Last night, we reported on some pretty strange rumors concerning an Acer product launch set to take place Thursday in Shanghai. The rumor was that Google had put its foot down over Acer's announcement of an Aliyun-powered smartphone, and threatened to "terminate all android-related cooperation" with the Taiwanese manufacturer should it proceed with the CloudMobile A800's introduction.

In case you missed the story, Aliyun is an OS developed by Alibaba Group, China's largest Internet firm by transactions. The OS, while not explicitly marked as an Android fork, is pretty closely related to the original platform. The OS boasts a reliance on cloud storage, and can even run Android apps using a "virtual machine."

Today, looking to clear the air, Google released a statement on the issue, indicating that yes, the search giant had put its foot down. The reason? Acer is a member of the Open Handset Alliance, a consortium of manufacturers and other firms with the shared goal of "developing open standards for mobile devices." Citing this alliance, Google plainly stated that "non-compatible version of Android, like Aliyun, weaken the ecosystem." Here's the full statement:

Compatibility is at the heart of the Android ecosystem and ensures a consistent experience for developers, manufacturers and consumers. Non-compatible versions of Android, like Aliyun, weaken the ecosystem. All members of the Open Handset Alliance have committed to building one Android platform and to not ship non-compatible Android devices. This does not however, keep OHA members from participating in competing ecosystems.

So what does this mean? Basically, Alibaba's estimation of the situation was right on the money – Google is essentially saying that if you're a member of the Open Handset Alliance and you want to keep getting early access to the platform along with access to Google Apps, you'd better not release a device with a "non-compatible" (forked or unapproved) version of Android. In a post to the official Android blog, Andy Rubin backs up this explanation:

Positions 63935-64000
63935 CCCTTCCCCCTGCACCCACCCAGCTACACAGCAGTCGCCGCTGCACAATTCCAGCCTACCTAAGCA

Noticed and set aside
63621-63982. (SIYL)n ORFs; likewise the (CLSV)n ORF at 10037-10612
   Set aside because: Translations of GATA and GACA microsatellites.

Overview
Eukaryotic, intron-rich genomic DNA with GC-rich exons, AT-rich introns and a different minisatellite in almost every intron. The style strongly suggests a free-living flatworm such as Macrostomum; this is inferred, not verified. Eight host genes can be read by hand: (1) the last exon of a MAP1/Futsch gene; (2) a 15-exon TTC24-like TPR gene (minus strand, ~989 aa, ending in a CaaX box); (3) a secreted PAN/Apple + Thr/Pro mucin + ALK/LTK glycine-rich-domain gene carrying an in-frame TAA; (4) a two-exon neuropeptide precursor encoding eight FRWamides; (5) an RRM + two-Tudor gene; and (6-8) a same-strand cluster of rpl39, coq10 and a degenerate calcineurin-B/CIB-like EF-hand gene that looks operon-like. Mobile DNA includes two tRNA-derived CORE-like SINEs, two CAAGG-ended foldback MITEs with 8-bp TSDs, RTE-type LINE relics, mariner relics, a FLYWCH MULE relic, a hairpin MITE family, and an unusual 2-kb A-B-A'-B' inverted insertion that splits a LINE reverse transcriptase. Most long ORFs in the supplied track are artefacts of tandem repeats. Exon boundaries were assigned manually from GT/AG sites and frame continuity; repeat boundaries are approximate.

While Android remains free for anyone to use as they would like, only Android compatible devices benefit from the full Android ecosystem. By joining the Open Handset Alliance, each member contributes to and builds one Android platform -- not a bunch of incompatible versions.

The post also explains in detail just what it means to be "incompatible":

When we first contemplated Android and formed the Open Handset Alliance, we wanted to create an open virtuous cycle where all members of the ecosystem would benefit. We thought hard about what types of external factors could intervene to weaken the ecosystem as a whole. One important external factor we knew could do this was INCOMPATIBILITIES between implementations of Android. Let me explain:
Imagine a hypothetical situation where the platform on each phone sold was just a little bit different. Different enough where Google Maps would run normally on one phone but run terribly slow on another. Let's say, for sake of example, that Android implemented an API that put the phone to sleep for a fraction of a second to conserve battery life when nothing was moving on the screen. The API prototype for such a function might look like SystemClock.sleep(millis) where the parameter "millis" is the number of milliseconds to put the device to sleep for.